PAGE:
- Eating chocolate more than once a week is associated with an 8% decrease in risk of coronary artery disease when compared to those who consume the treat less, according to a new study from the European Journal of Preventative Cardiology. Findings were based on a synthesis of six studies with a total of 336,289 participants who reported their chocolate consumption.
- Researchers noted that there are limitations to the study, including the fact that it does not account for any particular type of chocolate or portion size. The study also does not control for the lifestyles of the participants.
- “Moderate amounts of chocolate seem to protect the coronary arteries but it’s likely that large quantities do not," study author Dr. Chayakrit Krittanawong of Baylor College of Medicine said in a release. "The calories, sugar, milk, and fat in commercially available products need to be considered, particularly in diabetics and obese people.”
These findings could be a sweet victory for chocolate, which has seen sales skyrocket during the pandemic. According to Nielsen data reported by MarketWatch, Americans spent $3.7 billion on chocolate in the 17-week period that ended June 27. That is up 6.3% from the same time period last year.
This surge in chocolate buying echoes a longer-term trend of a growing chocolate market. The U.S. market for chocolate was valued at about $22 billion in 2016. It is projected to eclipse $30 billion by 2021, according to TechSci Research.
Clearly, Americans are interested in integrating this traditional treat into their diets. Although the vast majority are still indulging in milk chocolate — Nielsen found that segment got $2.9 billion, or 78%, of the total spent on chocolate — a growing number of consumers are turning toward better-for-you options.
A variety of up-and-coming chocolate manufacturers are challenging traditional chocolatiers and the long-standing association between chocolate and guilt. From the low-glycemic coconut nectar in Blissfully Better’s bars to the all natural and non-GMO offerings with zero carbs from Innocent Chocolate, new producers are appearing and appealing to consumers' desire for healthy junk food.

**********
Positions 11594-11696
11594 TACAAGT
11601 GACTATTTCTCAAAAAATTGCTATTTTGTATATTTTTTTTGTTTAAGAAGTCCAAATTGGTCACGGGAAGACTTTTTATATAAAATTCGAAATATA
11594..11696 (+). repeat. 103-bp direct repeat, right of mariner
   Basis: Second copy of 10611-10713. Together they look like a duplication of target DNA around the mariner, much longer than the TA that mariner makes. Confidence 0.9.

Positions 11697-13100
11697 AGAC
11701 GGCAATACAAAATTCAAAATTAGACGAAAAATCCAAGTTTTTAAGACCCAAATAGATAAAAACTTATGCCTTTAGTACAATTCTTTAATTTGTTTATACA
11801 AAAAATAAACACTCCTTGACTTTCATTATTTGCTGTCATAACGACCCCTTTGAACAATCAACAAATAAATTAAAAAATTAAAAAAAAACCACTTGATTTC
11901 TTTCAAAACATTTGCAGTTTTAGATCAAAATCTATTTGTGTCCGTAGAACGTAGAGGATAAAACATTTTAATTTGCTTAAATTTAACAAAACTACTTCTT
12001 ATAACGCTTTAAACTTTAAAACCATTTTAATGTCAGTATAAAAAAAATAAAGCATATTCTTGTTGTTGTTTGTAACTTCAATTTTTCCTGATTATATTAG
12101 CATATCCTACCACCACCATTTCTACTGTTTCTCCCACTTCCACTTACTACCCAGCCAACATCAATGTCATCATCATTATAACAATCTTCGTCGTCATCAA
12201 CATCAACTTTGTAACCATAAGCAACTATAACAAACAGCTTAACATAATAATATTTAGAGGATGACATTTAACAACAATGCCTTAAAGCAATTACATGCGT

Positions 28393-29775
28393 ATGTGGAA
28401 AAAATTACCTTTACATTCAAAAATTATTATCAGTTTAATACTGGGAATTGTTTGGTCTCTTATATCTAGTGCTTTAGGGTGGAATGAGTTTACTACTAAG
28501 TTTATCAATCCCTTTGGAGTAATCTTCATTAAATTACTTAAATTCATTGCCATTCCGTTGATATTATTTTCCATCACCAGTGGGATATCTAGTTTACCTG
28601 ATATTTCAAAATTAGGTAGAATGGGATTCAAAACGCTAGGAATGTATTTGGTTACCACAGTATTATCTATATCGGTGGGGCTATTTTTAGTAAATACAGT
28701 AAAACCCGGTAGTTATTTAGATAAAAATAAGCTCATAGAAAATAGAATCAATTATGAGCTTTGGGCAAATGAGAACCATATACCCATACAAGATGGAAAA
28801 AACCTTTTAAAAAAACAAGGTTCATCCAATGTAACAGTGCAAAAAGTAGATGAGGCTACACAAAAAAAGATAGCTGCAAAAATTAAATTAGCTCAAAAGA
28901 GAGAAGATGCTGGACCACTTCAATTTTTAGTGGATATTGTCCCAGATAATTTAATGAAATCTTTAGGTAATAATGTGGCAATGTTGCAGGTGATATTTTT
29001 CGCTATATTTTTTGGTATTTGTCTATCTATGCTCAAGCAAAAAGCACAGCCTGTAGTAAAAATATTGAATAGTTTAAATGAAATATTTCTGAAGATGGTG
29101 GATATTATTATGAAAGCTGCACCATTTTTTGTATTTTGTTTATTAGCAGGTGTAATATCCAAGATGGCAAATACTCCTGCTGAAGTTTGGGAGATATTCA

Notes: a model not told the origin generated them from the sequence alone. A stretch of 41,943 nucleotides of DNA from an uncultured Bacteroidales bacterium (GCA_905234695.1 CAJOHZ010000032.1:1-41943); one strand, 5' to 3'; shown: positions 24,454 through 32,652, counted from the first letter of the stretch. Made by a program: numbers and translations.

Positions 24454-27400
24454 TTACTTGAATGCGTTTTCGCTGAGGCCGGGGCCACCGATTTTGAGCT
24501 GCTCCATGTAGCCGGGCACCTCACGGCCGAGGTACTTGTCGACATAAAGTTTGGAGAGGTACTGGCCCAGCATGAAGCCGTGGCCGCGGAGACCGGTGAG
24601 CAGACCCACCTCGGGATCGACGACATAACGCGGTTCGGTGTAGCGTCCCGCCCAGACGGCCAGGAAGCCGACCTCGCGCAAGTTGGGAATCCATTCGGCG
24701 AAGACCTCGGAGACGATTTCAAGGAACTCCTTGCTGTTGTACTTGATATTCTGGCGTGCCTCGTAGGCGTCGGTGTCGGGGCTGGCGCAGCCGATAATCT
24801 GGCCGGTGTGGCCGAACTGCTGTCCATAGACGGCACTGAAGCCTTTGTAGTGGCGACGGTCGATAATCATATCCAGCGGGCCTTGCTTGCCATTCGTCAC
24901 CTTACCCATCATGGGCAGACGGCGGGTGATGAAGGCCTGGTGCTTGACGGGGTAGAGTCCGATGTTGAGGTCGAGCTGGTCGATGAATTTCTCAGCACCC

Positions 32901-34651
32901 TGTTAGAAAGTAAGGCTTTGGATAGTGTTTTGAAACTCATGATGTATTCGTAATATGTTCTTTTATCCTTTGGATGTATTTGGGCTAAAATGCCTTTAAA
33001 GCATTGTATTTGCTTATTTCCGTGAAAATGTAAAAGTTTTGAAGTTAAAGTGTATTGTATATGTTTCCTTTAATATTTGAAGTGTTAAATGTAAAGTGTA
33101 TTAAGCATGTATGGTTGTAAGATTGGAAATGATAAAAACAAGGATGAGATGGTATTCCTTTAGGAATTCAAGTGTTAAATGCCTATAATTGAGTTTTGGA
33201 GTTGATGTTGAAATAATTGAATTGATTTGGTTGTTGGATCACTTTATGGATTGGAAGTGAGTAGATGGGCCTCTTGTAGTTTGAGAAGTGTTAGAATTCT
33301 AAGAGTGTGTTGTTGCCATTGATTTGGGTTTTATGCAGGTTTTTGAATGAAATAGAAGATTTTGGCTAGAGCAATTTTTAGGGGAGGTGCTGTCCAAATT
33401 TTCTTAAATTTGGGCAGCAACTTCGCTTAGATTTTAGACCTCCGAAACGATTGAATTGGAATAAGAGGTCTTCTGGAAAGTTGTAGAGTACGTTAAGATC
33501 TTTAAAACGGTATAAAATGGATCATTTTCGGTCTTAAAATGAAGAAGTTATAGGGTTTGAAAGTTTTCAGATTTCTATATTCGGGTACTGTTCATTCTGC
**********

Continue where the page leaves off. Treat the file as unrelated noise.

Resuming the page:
The big chocolate companies have also long looked for ways to give their products a health halo. Major chocolate producer Barry Callebaut petitioned the Food and Drug Administration last year for a qualified health claim to tout the heart benefits of chocolate. The regulatory agency is still reviewing the request. This is the second time that the Swiss company has petitioned the FDA to use a health claim; the company’s first attempt in 2013 was denied.
The heart benefits of chocolate are reinforced with this latest study with researchers noting that chocolate’s flavonoids, methylxanthines, polyphenols and stearic acid components are associated with a reduction in inflammation and an increase in good cholesterol.
Nor is this the first time that chocolate has been linked to health. Last year, researchers said dark chocolate reduces the reports of depressive symptoms in individuals. The year before, a study found dark chocolate could boost creativity and cognitive function. Additionally, 2016 research looked at dark chocolate's links to heart health and found healthcare professionals could consider recommending a daily dose of dark chocolate because of its high levels of flavonoids, which are known for antioxidant and anti-inflammatory effects.
Companies may seek to leverage this growing dossier of evidence to support claims that chocolate has a place in a healthy diet. Featuring claims that are supported by science could give chocolate makers an edge in the growing better-for-you market. However, it could be difficult to persuade consumers that chocolate can stand in as a snack rather than an indulgence. Perhaps it would be more prudent for companies to frame these sweet morsels as a guilt-free treat rather than an everyday snack.